Cyber ​​hygiene requires critical thinking and privacy protection


As the world continues to go digital, there are more and more threats we need to take precautions against. Reports by Paul Budde.

TO HIS farewell speech last week, Telstra’s outgoing CEO Andy Penn mentioned that the cyber threat has never been as serious as it is today. He mentioned the deteriorating geopolitical situation as well as the big change in the way criminals operate in the cyber domain.

One thing is certain: to take advantage of all the advantages of the digital economy, we must be much more vigilant about the deluge of information that we receive and/or to which we have access.

As we see all around us, there are many people, organizations and even governments who are more than willing to (wrongly) use digital media for their own gain and if that includes misinformation, lies, half-truths, scam, hacking, phishing, etc., they are more than happy to use these tools in advertising, politics, ideologies and conspiracies.

For too long we have been used to situations where the truth is the norm. Of course, all of the above misconduct was also present, but on a much smaller scale. In general, we were able to trust our politicians, our business leaders and the media.

Since social media this has changed dramatically and we as societies now have to learn to be much more critical in our thinking. While social media elicits emotional reactions in us, to which we respond instantly and/or indicate that we like it or not, we need to use reason and perhaps pause before reacting instantly. Often we have the impression that something may not be true, a hunch. If so, take a break and check it out.

This brings me to an email I recently received from Data protection. It claims to help people and organizations learn the ins and outs of another part of cyber hygiene.

He published a interesting guide on how to find unknown phone numbers, as many of us have been in situations where we received calls from numbers we don’t recognize.

He provides interesting advice.

Google any unknown phone number (mobile, landline, toll-free) before calling them back. Type all the details you have and use quotation marks to ensure that the term you are looking for is searched for as a phrase. If it’s a legitimate business, you’ll get plenty of results that match your search. If you end up with too many links to 800Notes, who called us, Who’s calling me or similar websites, it could indicate that the phone number belongs to a scammer.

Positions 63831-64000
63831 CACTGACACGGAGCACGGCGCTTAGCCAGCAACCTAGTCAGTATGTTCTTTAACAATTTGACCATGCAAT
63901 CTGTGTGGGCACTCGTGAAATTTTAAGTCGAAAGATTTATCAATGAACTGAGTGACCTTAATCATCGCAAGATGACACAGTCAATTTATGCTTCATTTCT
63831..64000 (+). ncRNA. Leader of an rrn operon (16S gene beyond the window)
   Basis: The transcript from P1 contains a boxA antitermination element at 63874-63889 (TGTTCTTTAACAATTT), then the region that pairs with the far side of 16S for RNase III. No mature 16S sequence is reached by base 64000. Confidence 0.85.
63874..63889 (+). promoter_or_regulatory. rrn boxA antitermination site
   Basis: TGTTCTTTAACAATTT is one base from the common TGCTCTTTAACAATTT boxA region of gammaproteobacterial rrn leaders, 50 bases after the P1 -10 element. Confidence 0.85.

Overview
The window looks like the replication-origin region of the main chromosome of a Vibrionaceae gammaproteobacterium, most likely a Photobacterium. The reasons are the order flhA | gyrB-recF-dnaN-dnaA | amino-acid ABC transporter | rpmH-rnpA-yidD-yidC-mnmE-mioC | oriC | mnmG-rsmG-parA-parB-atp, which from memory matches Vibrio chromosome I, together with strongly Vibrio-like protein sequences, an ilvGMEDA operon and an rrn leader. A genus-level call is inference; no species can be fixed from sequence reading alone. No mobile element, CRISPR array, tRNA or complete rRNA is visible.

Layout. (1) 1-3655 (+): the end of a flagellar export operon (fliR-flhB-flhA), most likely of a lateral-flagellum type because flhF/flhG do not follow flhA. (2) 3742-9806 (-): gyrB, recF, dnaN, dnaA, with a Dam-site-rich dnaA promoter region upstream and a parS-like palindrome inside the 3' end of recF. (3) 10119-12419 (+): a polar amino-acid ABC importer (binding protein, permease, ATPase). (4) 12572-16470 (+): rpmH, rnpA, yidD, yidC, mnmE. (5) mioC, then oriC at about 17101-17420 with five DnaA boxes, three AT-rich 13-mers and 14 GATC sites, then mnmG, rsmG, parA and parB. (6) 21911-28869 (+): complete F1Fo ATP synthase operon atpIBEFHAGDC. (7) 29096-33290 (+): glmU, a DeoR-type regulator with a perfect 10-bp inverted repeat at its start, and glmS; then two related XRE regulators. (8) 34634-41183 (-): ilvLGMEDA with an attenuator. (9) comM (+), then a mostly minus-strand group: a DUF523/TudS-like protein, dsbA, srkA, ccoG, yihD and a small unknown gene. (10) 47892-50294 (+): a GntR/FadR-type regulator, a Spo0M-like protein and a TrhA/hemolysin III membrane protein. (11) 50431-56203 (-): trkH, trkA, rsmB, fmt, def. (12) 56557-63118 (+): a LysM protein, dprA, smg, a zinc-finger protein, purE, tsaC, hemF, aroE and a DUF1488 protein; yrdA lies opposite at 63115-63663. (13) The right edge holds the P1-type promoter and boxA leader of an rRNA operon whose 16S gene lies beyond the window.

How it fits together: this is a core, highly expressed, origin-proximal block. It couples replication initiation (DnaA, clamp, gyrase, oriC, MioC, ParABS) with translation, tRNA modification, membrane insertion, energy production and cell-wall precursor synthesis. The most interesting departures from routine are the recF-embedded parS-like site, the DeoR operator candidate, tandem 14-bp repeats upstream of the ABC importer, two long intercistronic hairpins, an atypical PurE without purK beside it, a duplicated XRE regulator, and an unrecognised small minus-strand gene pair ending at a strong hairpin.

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Social networks have millions of active users who share information every day. Try searching for phone numbers on social media sites. Type the phone number into the site’s search bar and see what comes up. Knowing the number can help you track down the owner, provided they haven’t deleted it or set their profile to private.

There are also people finder apps and websites (such as TruePeopleSearch). They can provide insight into much more detail than a person’s name and phone number. You can find addresses, relatives, associates, and even criminal records. You can also check what information they have about you and, if necessary, take steps to change or remove information.

many online White pages Directories can also be used to find a reverse phone. However, tracking down the person behind a prepaid cell phone number can be tricky, as prepaid SIM cards can be purchased anywhere without providing any personal information. For privacy reasons, some countries, including Australia and the United Kingdom, have restricted reverse lookup of phone numbers.

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Finding international numbers is trickier, but there are websites that offer such services. Insert the number you are looking for with “+” before the number. Unfortunately, you almost certainly end up with only the country or area code and not the caller’s name.

Dataprot tested Comfi international reverse telephone search. His searches provided the country and network provider, as well as the city or location of the exchange. SearchDirectoryYellow also provided instructions and links on how to find the number in the telephone directory of the country in question.

People who are concerned about their safety and want to hide their browsing history and protect their privacy when looking up people and their phone numbers are advised to find a good VPN service before you start searching online. Dataprot also provides some details on such services.

Finally, research old phone numbers. Surprisingly, Dataprot recommends using Ancestry. It’s the largest genealogy company in the world, and its website is filled with genealogical and historical records — and indeed, phone books, too.

Paul Budde is an Australian freelance columnist and managing director of Paul Budde Consulting, an independent telecommunications research and consultancy organization. You can follow Paul on Twitter @PaulBudde.

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